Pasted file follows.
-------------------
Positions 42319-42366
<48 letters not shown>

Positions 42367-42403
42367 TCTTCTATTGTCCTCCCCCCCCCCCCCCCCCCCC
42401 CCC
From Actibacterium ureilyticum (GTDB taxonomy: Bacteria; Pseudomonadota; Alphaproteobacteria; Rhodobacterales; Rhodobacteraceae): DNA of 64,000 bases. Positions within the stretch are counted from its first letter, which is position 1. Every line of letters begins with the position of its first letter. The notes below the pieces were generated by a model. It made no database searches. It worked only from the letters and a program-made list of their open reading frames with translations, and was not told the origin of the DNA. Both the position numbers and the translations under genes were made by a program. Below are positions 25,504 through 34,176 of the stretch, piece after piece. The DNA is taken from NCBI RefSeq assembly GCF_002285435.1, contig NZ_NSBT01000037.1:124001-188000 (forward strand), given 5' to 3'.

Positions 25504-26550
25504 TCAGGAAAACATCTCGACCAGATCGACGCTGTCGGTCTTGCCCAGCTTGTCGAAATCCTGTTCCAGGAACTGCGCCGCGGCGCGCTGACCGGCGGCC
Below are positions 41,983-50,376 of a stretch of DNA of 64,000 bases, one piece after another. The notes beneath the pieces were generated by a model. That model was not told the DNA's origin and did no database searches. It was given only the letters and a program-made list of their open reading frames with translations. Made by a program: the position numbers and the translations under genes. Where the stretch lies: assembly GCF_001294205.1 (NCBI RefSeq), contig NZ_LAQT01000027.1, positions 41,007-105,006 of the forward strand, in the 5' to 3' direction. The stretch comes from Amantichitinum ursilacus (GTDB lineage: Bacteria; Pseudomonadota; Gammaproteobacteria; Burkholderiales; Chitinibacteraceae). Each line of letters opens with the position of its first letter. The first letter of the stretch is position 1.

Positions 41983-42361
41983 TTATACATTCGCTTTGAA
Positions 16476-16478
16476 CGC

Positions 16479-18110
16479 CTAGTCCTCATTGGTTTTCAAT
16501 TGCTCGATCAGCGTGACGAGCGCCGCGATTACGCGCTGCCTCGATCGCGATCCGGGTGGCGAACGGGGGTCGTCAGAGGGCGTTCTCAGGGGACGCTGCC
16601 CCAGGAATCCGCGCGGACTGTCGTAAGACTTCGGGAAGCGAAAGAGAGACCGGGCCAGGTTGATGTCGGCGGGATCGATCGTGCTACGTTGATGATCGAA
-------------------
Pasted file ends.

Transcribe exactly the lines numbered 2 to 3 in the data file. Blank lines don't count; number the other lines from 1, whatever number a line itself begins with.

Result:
<48 letters not shown>

Positions 42367-42403